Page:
Situated on the south-side of Beigang Estuary (北港溪出海口) in southern Taiwan’s Chiayi County, and covering an area of 1,030 hectares, Aogu Wetland is the land reclaimed from the sea and reverted to a coastal wetland. It is a wildlife conservation sanctuary.
In 1964, levees were constructed on the site by the state-run Taiwan Sugar Corporation (台灣糖業公司) to reclaim the land and convert it into sugarcane farms, rice fields, and a site for aquaculture.
Please watch the following video of Aogu Wetlands and Forest Park in Taiwan:
However, land subsiding and the cessation of farming in the 1970s caused the area to revert to a natural wetland that has since attracted a large number of migratory birds, waterfowl, resident birds, and other wildlife and it has become a wildlife conservation sanctuary.
Encompassing lagoons, marshes, sandbars, mudflats, beefwood trees, mangrove swamps, and windbreak forests, the Aogu Wetland was designated as the Aogu Wildlife Conservation Sanctuary in 2009 and is overseen by the Chiayi County Government. It was also listed as a Wetland of National Importance (國家級溼地) in 2015 and as one of Taiwan’s Important Birds and Biodiversity Areas (IBAs) by BirdLife International.
Birds found in the wildlife conservation sanctuary
Birds that can be found in this wetland include Ardeidae (鷺科), Anatidae (鴨科), Scolopacidae (丘鷸科 ), and Charadriidae (鴴科). About 57 families and 262 species of birds have been recorded in the wetland, of which 22 are on the conservation list, including the oriental white stork (東方白鸛), black stork (黑鸛), black-faced spoonbill (黑面琵鷺), Chinese egret (黃嘴白鷺), sparrow hawk (松雀鷹), Chinese sparrow hawk (赤腹鷹), grey-faced buzzard (灰面鵟鷹), osprey (魚鷹), spotted greenshank (小青脚鹬), painted snipe (彩鷸), little tern (小燕鷗), and brown shrike (紅尾伯勞).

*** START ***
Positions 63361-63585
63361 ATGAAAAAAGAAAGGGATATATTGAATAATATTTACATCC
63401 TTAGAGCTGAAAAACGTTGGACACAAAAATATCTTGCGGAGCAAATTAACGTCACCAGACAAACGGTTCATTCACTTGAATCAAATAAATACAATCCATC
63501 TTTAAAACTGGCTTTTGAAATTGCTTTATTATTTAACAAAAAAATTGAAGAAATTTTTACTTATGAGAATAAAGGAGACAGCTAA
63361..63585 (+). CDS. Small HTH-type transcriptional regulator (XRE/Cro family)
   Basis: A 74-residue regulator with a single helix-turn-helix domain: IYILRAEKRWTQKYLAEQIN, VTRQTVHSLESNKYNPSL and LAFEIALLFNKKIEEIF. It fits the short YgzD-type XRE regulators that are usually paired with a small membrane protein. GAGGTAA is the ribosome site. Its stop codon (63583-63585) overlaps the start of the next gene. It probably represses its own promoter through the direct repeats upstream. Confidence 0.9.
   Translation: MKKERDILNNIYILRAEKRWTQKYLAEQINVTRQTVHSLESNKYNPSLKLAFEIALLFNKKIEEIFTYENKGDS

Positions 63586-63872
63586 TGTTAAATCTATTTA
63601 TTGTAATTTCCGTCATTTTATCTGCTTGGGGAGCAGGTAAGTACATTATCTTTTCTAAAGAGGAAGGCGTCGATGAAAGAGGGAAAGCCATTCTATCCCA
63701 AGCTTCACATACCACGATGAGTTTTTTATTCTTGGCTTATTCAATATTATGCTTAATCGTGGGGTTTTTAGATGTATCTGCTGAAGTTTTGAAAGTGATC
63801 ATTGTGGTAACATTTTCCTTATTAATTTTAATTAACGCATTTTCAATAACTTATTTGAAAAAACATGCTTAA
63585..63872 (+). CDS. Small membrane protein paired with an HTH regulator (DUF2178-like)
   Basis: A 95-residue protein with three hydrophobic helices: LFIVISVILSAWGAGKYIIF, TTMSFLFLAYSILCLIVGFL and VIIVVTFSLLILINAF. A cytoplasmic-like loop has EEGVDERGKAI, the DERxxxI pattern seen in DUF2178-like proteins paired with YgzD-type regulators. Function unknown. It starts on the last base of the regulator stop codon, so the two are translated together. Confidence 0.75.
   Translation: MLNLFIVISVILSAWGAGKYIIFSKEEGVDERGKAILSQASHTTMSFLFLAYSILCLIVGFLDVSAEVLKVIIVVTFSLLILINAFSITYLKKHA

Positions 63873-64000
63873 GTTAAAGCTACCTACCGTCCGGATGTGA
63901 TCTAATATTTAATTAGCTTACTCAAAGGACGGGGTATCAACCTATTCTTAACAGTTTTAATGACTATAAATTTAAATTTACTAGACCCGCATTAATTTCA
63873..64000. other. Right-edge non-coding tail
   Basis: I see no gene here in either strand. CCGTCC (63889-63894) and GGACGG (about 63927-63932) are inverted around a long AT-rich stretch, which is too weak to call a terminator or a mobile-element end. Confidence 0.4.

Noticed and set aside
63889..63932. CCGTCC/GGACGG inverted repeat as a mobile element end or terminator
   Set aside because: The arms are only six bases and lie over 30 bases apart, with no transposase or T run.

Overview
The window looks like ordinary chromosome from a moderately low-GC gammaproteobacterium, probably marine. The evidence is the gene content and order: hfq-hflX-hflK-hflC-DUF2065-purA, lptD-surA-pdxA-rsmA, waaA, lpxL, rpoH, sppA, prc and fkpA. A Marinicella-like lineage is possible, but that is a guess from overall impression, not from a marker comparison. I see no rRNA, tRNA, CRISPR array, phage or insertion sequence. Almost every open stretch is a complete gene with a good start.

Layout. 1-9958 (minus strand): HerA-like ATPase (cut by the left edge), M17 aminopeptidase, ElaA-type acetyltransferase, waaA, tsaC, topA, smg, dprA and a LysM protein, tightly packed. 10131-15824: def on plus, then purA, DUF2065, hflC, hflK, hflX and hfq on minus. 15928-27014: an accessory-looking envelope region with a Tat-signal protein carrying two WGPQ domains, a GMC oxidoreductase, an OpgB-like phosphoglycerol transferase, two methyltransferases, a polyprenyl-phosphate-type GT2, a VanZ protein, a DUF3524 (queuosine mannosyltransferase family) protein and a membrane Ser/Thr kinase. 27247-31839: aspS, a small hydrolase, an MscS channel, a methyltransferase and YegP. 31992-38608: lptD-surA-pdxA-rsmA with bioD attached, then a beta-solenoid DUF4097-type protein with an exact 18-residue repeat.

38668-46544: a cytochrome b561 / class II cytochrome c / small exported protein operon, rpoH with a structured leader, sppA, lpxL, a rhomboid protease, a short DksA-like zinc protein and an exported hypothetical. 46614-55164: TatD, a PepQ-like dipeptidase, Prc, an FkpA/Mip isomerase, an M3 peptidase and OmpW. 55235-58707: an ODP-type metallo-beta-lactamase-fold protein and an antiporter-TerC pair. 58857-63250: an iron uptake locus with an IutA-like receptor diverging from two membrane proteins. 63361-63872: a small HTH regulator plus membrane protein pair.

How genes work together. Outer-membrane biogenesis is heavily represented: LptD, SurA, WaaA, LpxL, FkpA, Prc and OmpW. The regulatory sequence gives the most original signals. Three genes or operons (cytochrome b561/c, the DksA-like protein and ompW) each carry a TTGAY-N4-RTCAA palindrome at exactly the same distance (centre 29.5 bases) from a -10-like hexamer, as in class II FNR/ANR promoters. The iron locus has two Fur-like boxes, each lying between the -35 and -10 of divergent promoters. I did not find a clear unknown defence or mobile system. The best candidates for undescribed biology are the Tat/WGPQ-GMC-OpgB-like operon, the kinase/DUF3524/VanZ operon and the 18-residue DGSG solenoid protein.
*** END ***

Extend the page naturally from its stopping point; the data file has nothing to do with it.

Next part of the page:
According to a survey conducted by the Forestry Bureau of Taiwan’s Council of Agriculture in 2018, some 2,195 endangered black-faced spoonbills, or 56 percent of its global population (3,941), were sighted in Taiwan last winter. Among them, 559 were spotted in Chiayi County, where the Aogu Wetland is located. This wetland is undoubtedly one of the primary wintering destinations for the endangered species in the world.
Additionally, the Aogu Wetland also is covered by some 1.85 million trees and 290 species of plants, including beefwood (木麻黃), linden hibiscus (黃槿), black mangrove (海茄苳), and Indian pluchea (鯽魚膽), Millettia pinnata (水黃皮), and cajeuput tree (白千層), just to name a few.
The wetland, sandbars, fish farms, plantations, and farmland adjacent to the wetland was designated as an ecological park. The Aogu Wetlands and Forest Park (鰲鼓濕地森林園區) was established in 2012 and it is open to the public.
The master plan of the park was designed by National Sun Yat-sen University and won an excellence award from the American Society of Landscape Architects (ASLA,美國景觀建築協會) in 2011. The park is one of the best destinations for bird watching in Taiwan.